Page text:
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WTF Ethers: 24. Identify ERC20 Contracts

I've been revisiting ethers.js recently to refresh my understanding of the details and to write a simple tutorial called "WTF Ethers" for beginners.

Twitter: @0xAA_Science

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All the code and tutorials are open-sourced on GitHub:

In this lesson, we will learn how to use ethers.js to identify whether a contract follows the ERC20 standard.


ERC20 is the most commonly used token standard on Ethereum. If you are unfamiliar with this standard, you can refer to WTF Solidity 31: ERC20. The ERC20 standard includes the following functions and events:

interface IERC20 {
event Transfer(address indexed from, address indexed to, uint256 value);

event Approval(address indexed owner, address indexed spender, uint256 value);

function totalSupply() external view returns (uint256);

function balanceOf(address account) external view returns (uint256);

function transfer(address to, uint256 amount) external returns (bool);

function allowance(address owner, address spender) external view returns (uint256);

function approve(address spender, uint256 amount) external returns (bool);

function transferFrom(address from, address to, uint256 amount) external returns (bool);

Identifying ERC20 Contracts

In a previous tutorial, we discussed how to identify ERC721 contracts based on ERC165. However, since the release of ERC20 predates ERC165 (20 < 165), we cannot use the same method to identify ERC20 contracts and need to find an alternative solution.

The blockchain is transparent, so we can obtain the bytecode of any contract address. Therefore, we can first retrieve the bytecode of a contract and compare it to see if it includes the functions specified in the ERC20 standard.

First, we use the getCode() function of the provider to retrieve the bytecode of the corresponding address:

let code = await provider.getCode(contractAddress)

Next, we need to check if the contract bytecode includes the function selectors specified in the ERC20 standard. The corresponding selectors are stored in the contract bytecode: if the contract includes the transfer(address, uint256) function, the bytecode will include a9059cbb; if the contract includes totalSupply(), the bytecode will include 18160ddd. If you're not familiar with function selectors, you can refer to the corresponding section in the WTF Solidity tutorial. If you want to delve deeper into bytecode, you can read the Dive into EVM.

In this case, we only need to check the transfer(address, uint256) and totalSupply() functions instead of all six functions, because:

  1. The transfer(address, uint256) function is the only one in the ERC20 standard that is not included in the ERC721, ERC1155, and ERC777 standards. Therefore, if a contract includes the transfer(address, uint256) selector, we can say it is an ERC20 token contract rather than ERC721, ERC1155, and ERC777.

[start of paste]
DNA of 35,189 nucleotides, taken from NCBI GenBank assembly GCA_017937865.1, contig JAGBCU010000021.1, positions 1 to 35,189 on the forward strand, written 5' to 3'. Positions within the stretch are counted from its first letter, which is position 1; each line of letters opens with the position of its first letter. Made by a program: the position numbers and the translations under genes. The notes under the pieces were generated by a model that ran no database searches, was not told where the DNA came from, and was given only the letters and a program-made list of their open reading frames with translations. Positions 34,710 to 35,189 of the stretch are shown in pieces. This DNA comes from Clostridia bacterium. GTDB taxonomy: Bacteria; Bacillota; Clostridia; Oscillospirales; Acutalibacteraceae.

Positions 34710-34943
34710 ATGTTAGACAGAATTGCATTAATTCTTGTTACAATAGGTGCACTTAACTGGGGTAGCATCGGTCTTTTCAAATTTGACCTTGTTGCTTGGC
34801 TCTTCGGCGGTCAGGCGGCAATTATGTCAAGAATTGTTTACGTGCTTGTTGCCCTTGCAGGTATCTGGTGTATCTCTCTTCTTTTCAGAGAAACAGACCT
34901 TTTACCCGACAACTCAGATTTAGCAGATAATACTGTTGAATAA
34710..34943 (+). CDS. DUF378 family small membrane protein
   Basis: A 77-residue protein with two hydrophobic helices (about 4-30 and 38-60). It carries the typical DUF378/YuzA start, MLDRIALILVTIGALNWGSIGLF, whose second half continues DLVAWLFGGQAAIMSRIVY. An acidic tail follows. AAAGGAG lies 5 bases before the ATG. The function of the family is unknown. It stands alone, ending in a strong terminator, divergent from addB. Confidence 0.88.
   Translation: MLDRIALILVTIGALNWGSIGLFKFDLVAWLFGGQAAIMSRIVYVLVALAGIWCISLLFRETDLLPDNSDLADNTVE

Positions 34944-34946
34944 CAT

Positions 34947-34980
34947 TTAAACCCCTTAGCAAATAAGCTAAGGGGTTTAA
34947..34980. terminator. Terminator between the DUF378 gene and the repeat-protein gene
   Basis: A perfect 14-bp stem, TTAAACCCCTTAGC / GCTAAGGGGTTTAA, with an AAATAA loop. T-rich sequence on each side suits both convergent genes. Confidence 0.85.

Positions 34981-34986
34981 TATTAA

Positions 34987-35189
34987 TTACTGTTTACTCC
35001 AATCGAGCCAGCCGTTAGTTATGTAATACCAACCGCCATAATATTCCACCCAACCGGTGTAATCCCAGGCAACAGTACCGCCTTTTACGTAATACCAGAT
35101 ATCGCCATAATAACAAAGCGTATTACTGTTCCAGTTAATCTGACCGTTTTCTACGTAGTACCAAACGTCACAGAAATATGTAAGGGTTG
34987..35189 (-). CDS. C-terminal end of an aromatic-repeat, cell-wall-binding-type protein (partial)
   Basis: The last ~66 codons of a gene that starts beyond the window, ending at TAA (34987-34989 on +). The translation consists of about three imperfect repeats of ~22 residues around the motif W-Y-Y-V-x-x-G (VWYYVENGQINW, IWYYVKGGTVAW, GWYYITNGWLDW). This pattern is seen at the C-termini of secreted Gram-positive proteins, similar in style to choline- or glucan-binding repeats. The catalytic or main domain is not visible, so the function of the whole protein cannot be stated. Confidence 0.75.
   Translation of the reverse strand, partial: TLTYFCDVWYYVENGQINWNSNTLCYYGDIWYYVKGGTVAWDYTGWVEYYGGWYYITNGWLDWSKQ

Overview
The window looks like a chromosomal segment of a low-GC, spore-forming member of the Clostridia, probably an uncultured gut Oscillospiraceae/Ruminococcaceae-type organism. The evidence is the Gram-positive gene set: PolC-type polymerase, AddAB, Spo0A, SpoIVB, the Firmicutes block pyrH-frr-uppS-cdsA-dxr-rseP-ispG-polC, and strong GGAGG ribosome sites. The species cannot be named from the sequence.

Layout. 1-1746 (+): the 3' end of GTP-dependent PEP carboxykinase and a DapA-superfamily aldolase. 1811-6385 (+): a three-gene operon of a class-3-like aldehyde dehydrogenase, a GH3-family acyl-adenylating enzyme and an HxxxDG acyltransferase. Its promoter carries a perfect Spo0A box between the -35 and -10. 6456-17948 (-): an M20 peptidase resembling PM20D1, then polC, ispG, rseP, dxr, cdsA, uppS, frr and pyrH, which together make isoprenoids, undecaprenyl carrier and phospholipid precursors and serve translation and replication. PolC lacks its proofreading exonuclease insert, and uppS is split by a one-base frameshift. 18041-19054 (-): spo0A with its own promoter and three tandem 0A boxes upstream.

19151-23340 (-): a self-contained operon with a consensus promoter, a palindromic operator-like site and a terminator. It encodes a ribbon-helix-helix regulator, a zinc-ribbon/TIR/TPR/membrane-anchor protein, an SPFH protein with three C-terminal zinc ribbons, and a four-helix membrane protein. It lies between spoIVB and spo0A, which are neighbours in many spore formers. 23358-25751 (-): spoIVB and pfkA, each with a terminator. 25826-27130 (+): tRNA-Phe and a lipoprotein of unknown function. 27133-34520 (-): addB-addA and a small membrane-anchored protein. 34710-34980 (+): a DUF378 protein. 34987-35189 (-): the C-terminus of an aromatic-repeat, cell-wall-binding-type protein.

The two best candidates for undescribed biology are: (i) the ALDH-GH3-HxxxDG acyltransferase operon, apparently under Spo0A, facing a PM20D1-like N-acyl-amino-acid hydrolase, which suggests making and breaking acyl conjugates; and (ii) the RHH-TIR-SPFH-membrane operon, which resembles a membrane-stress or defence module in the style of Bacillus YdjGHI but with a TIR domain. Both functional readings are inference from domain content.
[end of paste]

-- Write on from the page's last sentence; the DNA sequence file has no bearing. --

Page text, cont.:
2. The additional check for totalSupply() is to prevent selector collisions: a random bytecode sequence may accidentally match the selector of transfer(address, uint256) (4 bytes).

Here is the code:

async function erc20Checker(addr){
// Retrieve contract bytecode
let code = await provider.getCode(addr)
// Non-contract addresses have a bytecode of "0x"
if(code != "0x"){
// Check if bytecode includes the selectors of the transfer and totalSupply functions
if(code.includes("a9059cbb") && code.includes("18160ddd")){
// If so, it is an ERC20 contract
return true
// If not, it is not an ERC20 contract
return false
return null;

Test Script

Now, let's use the DAI (ERC20) and BAYC (ERC721) contracts to test whether the script can correctly identify an ERC20 contract.

// DAI address (mainnet)
const daiAddr = "0x6b175474e89094c44da98b954eedeac495271d0f"
// BAYC address (mainnet)
const baycAddr = "0xbc4ca0eda7647a8ab7c2061c2e118a18a936f13d"

const main = async () => {
// Check if the DAI contract is an ERC20 contract
let isDaiERC20 = await erc20Checker(daiAddr)
console.log(`1. Is DAI an ERC20 contract: ${isDaiERC20}`)

// Check if the BAYC contract is an ERC20 contract
let isBaycERC20 = await erc20Checker(baycAddr)
console.log(`2. Is BAYC an ERC20 contract: ${isBaycERC20}`)


The output is as follows:

The script successfully detects that the DAI contract is an ERC20 contract, while the BAYC contract is not an ERC20 contract.


In this lesson, we learned how to retrieve the bytecode of a contract using the contract address and how to use function selectors to check if a contract follows the ERC20 standard. The script successfully identified the DAI contract as an ERC20 contract and the BAYC contract as not an ERC20 contract. Do you have other ways to identify an ERC20 contract?